Olympic rings fall apart: The world shows mixed reactions to IOC's decision

Olympic rings fall apart

Russia and the world show mixed reactions to the decision of the Executive Committee of the International Olympic Committee (IOC) to ban Russian athletes from performing at the 2018 Games in South Korea under the Russian flag.

Craig Reedy, the head of the World Anti-Doping Agency (WADA), believes that the IOC has made a well-considered decision. Reedy noted that WADA welcomes the decision to create a commission that will determine requirements for the admission of Russian athletes under a neutral flag.

Chairman of the 72nd session of the UN General Assembly, Miroslav Lajčak, noted that the IOC has proved to be an "independent agency with its own rules and procedures." Lajcak also urged all other countries to take part in the Olympic Games in Pyeongchang, stressing that sport can contribute to an atmosphere of tolerance and understanding between peoples and countries.

However, top Russian officials believe that taking part in the Olympic Games 2018 under the neutral flag is unacceptable for Russian athletes. According to Vice Speaker of the State Duma, Pyotr Tolstoy, Russian athletes have found themselves in a situation where personal success at the Olympics, should they decide to participate in the Games, will stand along with humiliation and crushed dreams for the huge country, because a medal in South Korea would only mean personal, rather than national victory for an athlete.

"The decision of the IOC is discriminatory, unfair, and degrading towards the national dignity of our country," Tatyana Moskalkova, a human rights commissioner for Russia, told TASS.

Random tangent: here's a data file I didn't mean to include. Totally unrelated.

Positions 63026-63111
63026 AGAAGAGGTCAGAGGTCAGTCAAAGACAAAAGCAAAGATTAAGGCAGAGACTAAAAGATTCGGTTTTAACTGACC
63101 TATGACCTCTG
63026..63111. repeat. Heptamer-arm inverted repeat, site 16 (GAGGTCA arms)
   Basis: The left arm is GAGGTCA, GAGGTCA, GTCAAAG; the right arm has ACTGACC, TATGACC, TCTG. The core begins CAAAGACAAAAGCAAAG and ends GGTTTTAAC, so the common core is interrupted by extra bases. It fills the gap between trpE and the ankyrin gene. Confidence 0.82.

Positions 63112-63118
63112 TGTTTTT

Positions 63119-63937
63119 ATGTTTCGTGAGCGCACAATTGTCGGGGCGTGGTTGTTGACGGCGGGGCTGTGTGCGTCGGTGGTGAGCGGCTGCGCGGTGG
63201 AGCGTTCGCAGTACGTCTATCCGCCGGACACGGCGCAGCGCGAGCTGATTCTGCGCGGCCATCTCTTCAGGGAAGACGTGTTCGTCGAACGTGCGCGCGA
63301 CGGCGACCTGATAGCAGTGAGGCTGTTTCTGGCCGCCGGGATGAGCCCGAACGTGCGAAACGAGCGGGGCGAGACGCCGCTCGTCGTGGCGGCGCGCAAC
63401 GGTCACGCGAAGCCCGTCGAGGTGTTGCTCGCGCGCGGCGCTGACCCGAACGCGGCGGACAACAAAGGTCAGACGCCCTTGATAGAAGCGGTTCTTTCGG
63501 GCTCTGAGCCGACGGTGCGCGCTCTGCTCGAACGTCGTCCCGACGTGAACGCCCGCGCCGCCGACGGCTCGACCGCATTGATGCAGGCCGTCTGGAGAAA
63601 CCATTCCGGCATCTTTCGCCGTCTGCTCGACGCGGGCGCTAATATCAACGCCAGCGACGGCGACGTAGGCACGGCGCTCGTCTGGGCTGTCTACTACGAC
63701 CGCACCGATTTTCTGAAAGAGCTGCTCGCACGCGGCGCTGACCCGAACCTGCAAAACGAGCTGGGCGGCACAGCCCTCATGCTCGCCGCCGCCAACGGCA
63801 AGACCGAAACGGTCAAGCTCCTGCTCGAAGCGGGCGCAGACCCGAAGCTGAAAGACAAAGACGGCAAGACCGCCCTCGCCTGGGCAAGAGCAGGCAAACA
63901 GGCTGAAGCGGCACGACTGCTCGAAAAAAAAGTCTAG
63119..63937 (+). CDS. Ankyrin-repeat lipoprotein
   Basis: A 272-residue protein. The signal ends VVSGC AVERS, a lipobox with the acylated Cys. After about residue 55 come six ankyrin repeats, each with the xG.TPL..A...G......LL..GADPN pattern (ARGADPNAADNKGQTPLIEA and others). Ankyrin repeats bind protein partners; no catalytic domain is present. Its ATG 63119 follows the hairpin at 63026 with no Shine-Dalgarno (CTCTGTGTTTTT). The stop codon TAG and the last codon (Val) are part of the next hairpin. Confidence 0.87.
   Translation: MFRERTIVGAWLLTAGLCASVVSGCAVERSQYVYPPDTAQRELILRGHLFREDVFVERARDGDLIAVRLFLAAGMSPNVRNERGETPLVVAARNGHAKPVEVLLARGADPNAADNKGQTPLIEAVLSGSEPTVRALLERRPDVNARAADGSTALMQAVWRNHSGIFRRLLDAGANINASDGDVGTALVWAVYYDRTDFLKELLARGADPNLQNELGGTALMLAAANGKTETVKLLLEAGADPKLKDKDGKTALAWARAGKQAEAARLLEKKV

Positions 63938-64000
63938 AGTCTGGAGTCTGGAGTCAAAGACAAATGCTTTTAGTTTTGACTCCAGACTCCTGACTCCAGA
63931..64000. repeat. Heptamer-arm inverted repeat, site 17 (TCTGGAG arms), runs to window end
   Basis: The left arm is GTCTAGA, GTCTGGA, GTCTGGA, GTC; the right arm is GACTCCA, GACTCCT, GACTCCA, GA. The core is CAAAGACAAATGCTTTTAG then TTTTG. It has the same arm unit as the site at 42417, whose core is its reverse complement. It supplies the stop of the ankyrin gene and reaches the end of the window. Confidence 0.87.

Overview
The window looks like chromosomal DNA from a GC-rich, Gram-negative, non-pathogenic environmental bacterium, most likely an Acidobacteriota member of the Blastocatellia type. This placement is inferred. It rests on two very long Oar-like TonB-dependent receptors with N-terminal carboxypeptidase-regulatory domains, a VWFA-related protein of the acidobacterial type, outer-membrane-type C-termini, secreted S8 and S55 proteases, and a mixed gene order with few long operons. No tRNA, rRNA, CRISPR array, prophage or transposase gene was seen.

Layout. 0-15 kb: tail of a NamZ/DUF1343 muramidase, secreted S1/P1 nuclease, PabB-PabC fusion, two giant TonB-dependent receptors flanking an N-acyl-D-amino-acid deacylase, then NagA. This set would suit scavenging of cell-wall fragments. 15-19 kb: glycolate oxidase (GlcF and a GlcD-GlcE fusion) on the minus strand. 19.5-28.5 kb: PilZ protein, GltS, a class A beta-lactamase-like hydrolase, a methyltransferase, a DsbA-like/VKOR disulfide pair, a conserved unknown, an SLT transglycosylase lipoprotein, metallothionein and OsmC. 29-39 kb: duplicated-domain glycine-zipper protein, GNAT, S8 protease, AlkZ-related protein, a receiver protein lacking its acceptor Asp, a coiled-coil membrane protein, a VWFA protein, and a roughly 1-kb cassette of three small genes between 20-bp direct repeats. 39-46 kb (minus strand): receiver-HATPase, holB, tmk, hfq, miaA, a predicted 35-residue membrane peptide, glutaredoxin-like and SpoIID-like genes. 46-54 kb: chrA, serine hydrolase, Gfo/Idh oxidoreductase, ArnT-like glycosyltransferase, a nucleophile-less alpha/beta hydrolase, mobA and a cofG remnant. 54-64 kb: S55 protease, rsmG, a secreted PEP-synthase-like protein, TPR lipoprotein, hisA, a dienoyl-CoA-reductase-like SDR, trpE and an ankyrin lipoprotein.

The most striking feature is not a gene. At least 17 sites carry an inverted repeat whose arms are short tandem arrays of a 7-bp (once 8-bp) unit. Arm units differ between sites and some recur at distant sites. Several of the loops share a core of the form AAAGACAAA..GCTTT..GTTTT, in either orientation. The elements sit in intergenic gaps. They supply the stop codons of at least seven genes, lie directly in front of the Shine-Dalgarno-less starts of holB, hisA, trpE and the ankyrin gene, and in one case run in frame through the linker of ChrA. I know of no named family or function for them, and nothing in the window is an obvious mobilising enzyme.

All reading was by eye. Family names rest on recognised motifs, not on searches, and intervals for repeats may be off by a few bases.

"This is a detestable decision. There is no doubt that this is part of the general line of the West to restrain Russia," Konstantin Kosachev, the head of the Committee for International Affairs of the Council of Federation, wrote on his Facebook page on Wednesday.

State Duma deputy Vitaly Milonov appealed to National Olympic Committees of the BRICS countries, Belarus, Kazakhstan and Kyrgyzstan with a proposal to refrain from participating in the Winter Olympic Games in 2018 in solidarity with Russia, should the participation of the Russian national team is impossible, RIA Novosti reports.

Alexander Zhukov, chairman of the Russian Olympic Committee, apologized for the violation of anti-doping rules. "As president of the Russian Olympic Committee, I apologize for the violations of anti-doping rules that were committed in our country," Zhukov said at a meeting of the IOC Executive Committee on Tuesday.

"Mind you, today's decision will directly affect the lives of a new generation of Russian athletes, many of whom have an opportunity to perform at the upcoming Olympic Games for the first time," he added. "Those athletes "can not and should not be responsible for the violations that have been committed before, nor should they feel like outcasts at a major sports festival," he added.


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